To use a vaginal dilator, first begin by preparing yourself and your environment for dilator therapy. Make certain you will have privacy either by locking your door or working with your dilator when you will not be interrupted. At the Southern California Center for Sexual Health and Survivorship Medicine, we advocate using the dilators in the morning hours just before starting the day. This suggestion is for several reasons. Trying to do this at night often doesn't work for the active, vibrant woman. At the end of a long, busy day with work, family, and social obligations, many women believe that it is too time consuming to do the dilator therapy. Too often fatigue and rest supersede sexual rehabilitation. Another reason to do dilator therapy in the morning is that after completion, you can shower and clean off and prepare for your day. Showering after therapy can be helpful if the lubricant is messy and/or results in any vaginal leakage. It only takes a few extra minutes.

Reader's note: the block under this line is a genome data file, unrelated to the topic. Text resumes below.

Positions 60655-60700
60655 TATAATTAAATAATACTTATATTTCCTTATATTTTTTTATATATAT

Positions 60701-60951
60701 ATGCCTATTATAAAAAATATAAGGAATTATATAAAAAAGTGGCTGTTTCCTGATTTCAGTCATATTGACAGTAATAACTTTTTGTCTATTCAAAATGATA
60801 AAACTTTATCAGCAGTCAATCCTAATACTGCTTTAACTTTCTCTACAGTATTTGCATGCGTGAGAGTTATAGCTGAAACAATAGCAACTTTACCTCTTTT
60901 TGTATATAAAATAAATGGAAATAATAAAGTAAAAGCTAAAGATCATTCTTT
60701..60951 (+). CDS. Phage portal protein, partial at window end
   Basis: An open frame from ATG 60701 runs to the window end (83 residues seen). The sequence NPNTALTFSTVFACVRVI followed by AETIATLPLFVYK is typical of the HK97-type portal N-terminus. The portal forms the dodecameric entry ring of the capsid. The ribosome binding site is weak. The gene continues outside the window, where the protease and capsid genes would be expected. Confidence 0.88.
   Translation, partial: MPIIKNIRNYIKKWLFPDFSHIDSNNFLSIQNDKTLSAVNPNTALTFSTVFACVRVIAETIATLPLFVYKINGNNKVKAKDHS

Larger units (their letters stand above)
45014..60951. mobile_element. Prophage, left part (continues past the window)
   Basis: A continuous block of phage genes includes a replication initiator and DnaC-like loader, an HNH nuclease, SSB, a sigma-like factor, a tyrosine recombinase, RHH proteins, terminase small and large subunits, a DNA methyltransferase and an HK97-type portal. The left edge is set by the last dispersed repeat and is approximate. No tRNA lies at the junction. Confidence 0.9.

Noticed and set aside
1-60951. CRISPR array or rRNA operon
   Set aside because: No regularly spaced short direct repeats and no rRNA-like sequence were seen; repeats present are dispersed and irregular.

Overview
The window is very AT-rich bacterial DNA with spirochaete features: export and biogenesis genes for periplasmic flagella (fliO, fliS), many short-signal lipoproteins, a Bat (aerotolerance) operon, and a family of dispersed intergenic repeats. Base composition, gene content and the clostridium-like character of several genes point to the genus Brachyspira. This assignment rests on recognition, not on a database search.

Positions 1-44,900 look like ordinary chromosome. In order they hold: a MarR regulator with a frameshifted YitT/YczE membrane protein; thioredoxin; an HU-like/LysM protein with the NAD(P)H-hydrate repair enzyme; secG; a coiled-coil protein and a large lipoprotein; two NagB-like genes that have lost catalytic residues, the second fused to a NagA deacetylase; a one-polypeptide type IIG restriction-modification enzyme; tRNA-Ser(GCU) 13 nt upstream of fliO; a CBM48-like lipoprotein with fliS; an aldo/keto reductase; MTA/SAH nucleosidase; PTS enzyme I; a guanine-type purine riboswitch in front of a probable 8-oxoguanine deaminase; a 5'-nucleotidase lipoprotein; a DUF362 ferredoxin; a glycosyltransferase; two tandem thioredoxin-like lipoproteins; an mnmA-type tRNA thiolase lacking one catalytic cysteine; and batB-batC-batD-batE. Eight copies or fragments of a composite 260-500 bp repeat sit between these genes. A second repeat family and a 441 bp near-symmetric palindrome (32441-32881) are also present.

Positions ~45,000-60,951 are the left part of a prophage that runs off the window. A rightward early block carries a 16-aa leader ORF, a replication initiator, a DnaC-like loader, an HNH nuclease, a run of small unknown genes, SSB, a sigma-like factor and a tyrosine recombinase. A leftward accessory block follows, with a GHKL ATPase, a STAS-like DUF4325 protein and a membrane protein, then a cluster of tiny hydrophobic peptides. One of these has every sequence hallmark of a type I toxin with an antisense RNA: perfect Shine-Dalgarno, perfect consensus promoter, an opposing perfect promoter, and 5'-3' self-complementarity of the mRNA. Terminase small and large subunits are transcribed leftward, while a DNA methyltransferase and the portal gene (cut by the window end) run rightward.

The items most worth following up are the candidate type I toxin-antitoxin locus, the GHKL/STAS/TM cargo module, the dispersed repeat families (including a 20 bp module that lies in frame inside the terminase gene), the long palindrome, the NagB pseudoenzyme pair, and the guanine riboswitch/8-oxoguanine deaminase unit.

The dilator should be inserted into the vagina with a generous amount of water-based lubricant. You should lie on your back, bend your knees, and spread your knees apart. With gentle pressure, the vaginal dilator should be inserted into the vagina as deeply as possible while still maintaining some comfort. Try to leave the dilator in place for about 10 to 15 minutes while remaining on your back. It is often helpful to be distracted by other activities while the dilator is in place, such as reading a book or watching television. After removing the dilator, it is important to wash it with warm water and soap, dry it with clean towel, and store it in a safe secure place.